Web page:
Orthodoxy more than most confronts the curious with just such mystery, without trying to explain it or justify it or make it comprehensible.  Perhaps that is the key.  The convert may be looking for a rationale but we do not do service to the convert of the faith by trying to make the faith reasonable, by trying to answer every question, or by satisfying every curiosity.  We speak the Word, we bring them into the presence of the Most High, and God will do the rest.  It is interesting to me that the people with whom I have worked hard to explain away their objections to the faith tend not to stay.  On the other hand, those to whom I speak the Word and teach the faith without apology tend to remain.  Our itching ears and curious minds may be looking for some grand schema to make it all sensible, predictable, and controllable but God will not have it.  He meets us in the still small voice of His Word, in the still, quiet waters of baptism, and in the humble food of bread and wine in which He has hidden His flesh and blood.  To catechize means to teach the faith, not necessarily to explain it.  I sometimes have trouble with that.  As a parent I too often fell victim to the temptation that if I explained things in just the right way, my kids would do what I thought was right.  I should have simply told them what was right and left out the sermonic rationale.  Perhaps that is exactly what we ought to do with converts.  Instead of trying to explain away the mystery of God or entertain them into faith or make them feel that the faith is relevant, we stick to the Word, the catechism, and the Divine Service.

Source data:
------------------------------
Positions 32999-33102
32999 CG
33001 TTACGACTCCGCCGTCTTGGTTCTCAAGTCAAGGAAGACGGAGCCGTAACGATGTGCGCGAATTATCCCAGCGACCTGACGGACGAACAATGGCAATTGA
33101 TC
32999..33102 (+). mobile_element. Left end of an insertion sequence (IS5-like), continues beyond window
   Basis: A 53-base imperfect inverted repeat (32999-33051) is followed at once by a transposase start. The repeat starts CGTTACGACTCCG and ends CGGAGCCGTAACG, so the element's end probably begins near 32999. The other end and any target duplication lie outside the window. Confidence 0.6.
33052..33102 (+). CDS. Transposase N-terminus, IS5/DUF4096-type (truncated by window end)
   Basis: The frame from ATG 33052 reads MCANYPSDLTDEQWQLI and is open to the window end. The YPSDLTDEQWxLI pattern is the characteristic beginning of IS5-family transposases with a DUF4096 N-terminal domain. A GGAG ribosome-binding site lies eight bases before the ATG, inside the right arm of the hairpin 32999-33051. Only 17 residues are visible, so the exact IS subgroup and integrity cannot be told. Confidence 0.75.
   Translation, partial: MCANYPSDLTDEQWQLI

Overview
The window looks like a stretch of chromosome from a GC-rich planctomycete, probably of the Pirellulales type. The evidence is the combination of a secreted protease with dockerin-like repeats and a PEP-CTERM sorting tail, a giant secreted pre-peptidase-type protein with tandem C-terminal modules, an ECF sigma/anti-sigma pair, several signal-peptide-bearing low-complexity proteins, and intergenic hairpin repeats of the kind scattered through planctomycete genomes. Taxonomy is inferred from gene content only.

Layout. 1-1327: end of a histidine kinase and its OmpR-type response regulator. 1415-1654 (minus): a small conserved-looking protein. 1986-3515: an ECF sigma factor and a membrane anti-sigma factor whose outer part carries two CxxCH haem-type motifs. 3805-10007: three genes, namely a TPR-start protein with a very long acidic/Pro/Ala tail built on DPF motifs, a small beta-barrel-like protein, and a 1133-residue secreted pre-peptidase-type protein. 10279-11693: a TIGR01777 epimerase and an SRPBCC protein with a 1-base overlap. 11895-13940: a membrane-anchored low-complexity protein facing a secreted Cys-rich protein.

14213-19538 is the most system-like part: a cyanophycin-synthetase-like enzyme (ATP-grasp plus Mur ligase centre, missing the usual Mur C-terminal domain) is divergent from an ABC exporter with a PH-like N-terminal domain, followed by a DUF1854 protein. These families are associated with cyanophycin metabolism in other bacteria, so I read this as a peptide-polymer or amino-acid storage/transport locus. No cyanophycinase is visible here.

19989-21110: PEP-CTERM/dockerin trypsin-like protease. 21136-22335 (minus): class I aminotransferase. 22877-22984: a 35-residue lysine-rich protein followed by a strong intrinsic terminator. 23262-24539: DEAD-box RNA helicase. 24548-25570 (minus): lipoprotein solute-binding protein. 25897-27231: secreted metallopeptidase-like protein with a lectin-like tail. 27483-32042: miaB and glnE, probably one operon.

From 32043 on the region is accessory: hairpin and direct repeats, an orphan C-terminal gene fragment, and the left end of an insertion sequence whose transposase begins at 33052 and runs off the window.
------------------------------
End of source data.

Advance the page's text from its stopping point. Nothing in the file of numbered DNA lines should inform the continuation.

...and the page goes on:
Carl Vehse said...

The tendency to long for or actually join the [Un]Orthodox Church or any of its variant sects demonstrates a spiritual and/or mental defect in such a person who proclaims to be Christian, especially if that person has been confirmed or ordained in an evangelical Lutheran church.

One would expect confessional Lutheran seminaries to have established procedures to diagnose and presumably treat (or weed out) seminarians who have this UnOrthodoxy syndrome (not to mention the excumenical Liberalism and the Papist syndromes). Yet there continue to be such untreated cases even within church bodies like the Missouri Synod.